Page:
Ocean City Today
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Carozza pushes numerous bills this session

By Greg Ellison | Mar 16, 2017

(March 17, 2017) Maryland State Delegate Mary Beth Carozza (R-38C) has had an active couple of weeks in Annapolis, with three bills going into their initial hearings and another piece earning unanimous House approval last month, while three more measures had initial hearings this month.

On its way to the Maryland Senate is House Bill 256, which addresses adult protective services investigations. It looks to double the time local social service departments have to conduct non-emergency inquiries from 30 to 60 days. The legislation passed the house by a 138-0 vote on Feb. 23.

“I believe many of our best ideas for increasing public safety come from those on the front lines who work with our elderly on a daily basis,” Carozza said in a press release. “This change to increase the investigative time for these cases would result in more findings of abuse and neglect, and more protections for our most vulnerable elderly.”

Prohibiting bow riding is the aim of HB 1609, an emergency boat safety co-sponsored by Delegate Charles Otto (R-38A), which had an initial house hearing on Feb. 23. The legislation is cross-filed with SB1147, sponsored by Maryland Senator Jim Mathias (D-38), which had a first senate reading on Feb. 24.

The narrowly crafted legislation would exempt vessels propelled by sail, oars or paddles, Carozza said.

“This bill is aimed to protect life and prevent injuries by making clear that dangerous bow riding is prohibited,” she said.

Current regulations prohibit the operation of a motorboat in a reckless or dangerous manner that could endanger lives or property. Under the proposed bill those prohibitions would be extended to riding the bow of a motorboat so that limbs of the body extend outside the hull of the vessel or in a generally dangerous manner.

An initial hearing in the House Ways and Means Committee for HB 413, otherwise known as the Pathways in Technology Early College High (P-TECH) School Act of 2017, was held on Feb. 21.

“One of my top priorities since I was elected has been to support and strengthen career technical education so our young people have the opportunity to prepare for careers in the technical and trades fields,” she said.

Carozza is among 40 delegates co-sponsoring the legislation that would require the State Department of Education to consult with the Maryland Higher Education Commission to develop and administer a P-TECH school program.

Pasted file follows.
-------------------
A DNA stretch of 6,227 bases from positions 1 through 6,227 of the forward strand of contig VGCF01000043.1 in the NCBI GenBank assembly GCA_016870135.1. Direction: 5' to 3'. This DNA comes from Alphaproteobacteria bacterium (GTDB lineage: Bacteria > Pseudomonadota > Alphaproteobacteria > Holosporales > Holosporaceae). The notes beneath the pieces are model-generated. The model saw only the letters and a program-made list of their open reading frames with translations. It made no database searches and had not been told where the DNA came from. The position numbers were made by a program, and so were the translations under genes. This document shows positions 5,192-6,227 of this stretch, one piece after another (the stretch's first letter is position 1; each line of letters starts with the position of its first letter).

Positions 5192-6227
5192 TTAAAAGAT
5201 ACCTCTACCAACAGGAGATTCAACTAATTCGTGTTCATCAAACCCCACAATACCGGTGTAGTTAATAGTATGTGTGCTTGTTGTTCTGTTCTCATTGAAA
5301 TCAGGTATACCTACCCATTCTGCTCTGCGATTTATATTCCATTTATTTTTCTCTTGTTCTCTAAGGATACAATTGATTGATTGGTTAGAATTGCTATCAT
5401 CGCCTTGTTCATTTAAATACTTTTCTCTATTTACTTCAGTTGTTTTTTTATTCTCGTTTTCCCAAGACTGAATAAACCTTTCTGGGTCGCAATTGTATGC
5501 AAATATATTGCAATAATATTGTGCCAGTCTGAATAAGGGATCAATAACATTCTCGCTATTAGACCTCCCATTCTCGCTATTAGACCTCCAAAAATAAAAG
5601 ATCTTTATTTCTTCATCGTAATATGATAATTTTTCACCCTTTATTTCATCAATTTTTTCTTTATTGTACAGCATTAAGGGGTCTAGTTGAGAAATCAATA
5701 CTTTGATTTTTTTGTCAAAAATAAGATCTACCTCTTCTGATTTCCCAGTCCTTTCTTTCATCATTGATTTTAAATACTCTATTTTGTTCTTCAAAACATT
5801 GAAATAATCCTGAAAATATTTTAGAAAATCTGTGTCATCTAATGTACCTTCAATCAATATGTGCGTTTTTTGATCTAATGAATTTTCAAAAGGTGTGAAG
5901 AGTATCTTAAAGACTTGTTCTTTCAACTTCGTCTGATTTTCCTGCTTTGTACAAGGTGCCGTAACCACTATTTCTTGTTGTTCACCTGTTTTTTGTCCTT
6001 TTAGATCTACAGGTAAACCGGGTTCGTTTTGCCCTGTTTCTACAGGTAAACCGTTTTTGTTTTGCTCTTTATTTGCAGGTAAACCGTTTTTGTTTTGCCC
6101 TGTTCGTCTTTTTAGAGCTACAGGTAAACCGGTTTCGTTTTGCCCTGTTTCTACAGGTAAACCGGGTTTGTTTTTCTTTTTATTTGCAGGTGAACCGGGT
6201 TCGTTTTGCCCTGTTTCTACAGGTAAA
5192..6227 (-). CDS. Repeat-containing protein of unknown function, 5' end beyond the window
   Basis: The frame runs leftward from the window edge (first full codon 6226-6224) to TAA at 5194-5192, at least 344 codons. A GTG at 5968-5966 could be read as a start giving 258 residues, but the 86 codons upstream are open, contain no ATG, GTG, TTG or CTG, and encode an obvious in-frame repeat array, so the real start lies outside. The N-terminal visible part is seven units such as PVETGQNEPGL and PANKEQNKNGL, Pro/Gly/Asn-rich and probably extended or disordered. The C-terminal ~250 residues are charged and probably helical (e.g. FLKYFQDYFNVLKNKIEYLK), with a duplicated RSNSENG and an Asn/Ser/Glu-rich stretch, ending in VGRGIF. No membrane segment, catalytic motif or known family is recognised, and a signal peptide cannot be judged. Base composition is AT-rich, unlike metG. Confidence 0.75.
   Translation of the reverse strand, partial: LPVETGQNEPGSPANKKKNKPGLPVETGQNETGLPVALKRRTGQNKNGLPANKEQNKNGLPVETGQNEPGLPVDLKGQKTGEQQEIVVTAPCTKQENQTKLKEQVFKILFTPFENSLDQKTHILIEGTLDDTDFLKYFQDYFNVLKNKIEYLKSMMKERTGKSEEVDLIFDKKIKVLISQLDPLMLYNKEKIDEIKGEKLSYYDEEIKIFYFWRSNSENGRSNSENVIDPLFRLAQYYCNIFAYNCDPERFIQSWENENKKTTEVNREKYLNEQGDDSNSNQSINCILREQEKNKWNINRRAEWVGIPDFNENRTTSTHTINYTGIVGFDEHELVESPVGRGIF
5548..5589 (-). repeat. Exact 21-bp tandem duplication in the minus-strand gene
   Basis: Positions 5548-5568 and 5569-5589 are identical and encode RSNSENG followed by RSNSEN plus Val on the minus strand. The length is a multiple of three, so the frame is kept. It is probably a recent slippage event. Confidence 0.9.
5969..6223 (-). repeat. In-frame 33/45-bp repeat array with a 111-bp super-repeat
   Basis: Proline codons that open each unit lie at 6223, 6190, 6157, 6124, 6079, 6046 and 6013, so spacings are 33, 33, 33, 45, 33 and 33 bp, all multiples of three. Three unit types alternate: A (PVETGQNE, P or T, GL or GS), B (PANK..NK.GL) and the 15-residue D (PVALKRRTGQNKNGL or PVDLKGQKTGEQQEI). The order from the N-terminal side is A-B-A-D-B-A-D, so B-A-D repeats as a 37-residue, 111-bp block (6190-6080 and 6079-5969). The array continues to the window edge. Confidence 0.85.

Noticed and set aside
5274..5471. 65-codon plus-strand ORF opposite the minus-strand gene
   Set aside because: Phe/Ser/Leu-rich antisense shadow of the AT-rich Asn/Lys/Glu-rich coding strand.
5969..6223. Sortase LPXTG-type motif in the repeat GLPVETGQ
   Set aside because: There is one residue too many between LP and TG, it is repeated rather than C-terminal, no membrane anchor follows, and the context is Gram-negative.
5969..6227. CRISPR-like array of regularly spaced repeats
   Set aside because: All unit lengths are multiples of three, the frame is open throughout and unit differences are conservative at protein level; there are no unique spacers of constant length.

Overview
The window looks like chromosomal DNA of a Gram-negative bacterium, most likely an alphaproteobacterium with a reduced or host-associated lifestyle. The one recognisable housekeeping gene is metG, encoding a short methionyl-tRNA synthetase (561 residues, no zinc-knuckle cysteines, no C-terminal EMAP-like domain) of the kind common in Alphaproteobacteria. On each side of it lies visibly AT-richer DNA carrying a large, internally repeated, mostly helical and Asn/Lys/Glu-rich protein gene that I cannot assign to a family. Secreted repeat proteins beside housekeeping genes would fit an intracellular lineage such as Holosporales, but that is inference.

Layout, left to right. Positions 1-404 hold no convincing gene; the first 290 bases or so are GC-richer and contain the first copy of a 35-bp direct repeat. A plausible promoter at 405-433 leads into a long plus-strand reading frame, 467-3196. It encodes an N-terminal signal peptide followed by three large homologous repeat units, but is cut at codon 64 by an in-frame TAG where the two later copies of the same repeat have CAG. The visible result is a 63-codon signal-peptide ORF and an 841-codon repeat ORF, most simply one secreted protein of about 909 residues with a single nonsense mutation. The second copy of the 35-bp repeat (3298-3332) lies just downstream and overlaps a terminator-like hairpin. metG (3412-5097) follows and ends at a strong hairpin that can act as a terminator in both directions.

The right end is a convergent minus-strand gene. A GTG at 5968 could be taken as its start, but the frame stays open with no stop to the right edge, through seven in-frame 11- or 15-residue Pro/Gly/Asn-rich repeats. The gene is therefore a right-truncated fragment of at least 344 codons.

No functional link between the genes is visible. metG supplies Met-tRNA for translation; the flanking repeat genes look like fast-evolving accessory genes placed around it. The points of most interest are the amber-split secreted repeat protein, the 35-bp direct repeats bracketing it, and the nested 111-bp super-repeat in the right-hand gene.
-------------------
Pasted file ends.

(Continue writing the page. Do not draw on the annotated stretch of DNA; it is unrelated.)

Carozza is also working with Department of Labor Secretary Kelly Schulz and local schools to examine expanding apprenticeship programs on the shore and said the construction industry continues to be challenged by a shortage in skilled workforce labor.

Carozza is among a slew of delegates supporting HB 1420, which would create a new category of statewide brewery licenses. The house held an initial hearing on this bill on Feb. 20.

“The legislation establishes a Class 10 modern brewery license in the state and authorizes the license to be issued for use in any jurisdiction,” she said.

The effort is reminiscent of past legislation Carozza promoted.

“During the 2015 session, I introduced HB 689, which established a limited distillery license for Worcester County and allowed Seacrets in Ocean City to bring jobs and revenue to Maryland rather than having to go to Delaware’s distillery operations.”

Under the proposed bill, instances where licenses are issued for use on farms, the beer manufacturer in question must use at least one ingredient grown on the property. It also establishes a size limit of no more than 4 ounces for samples provided on site.

Another education initiative Carozza is co-sponsoring is HB 878, the Public Charter School Act of 2017, which would establish the Maryland Public Charter School Authority to provide oversight and strengthen charter school programs in the state. The fate of this bill is uncertain following an unfavorable report by the House Ways and Means Committee last Thursday.

Addressing the devastating impacts of opioids on the Eastern Shore is another priority for Carozza, who as a member of the House Health and Human Resources Appropriations Subcommittee is supporting Gov. Hogan’s 2018 budget, which includes approximately $4 million in expanded funding for heroin opioid addiction treatment.

Also Carozza is co-sponsoring HB 687, which would hold defendants accused of peddling heroin, or comparable opioids that proved lethal, responsible even without direct contact with the decedent. This bill also had an initial house hearing on Feb. 28.

Turning her attention to softer drugs, Carozza is also backing HB 1043, which is the latest legislative effort to temper wider pubic approval and legal permission to consume cannabis with safety-inspired prohibitions.

“I am a cosponsor of HB 1043 and similar bills from past sessions to prohibit smoking pot in public and vehicles,” she said.

During the 2015 legislative session, Carozza authored a House floor amendment to ban smoking marijuana in public.

The bill, which in the past has faced Senate challenges, was scheduled for a first reading in the house on Feb. 28.

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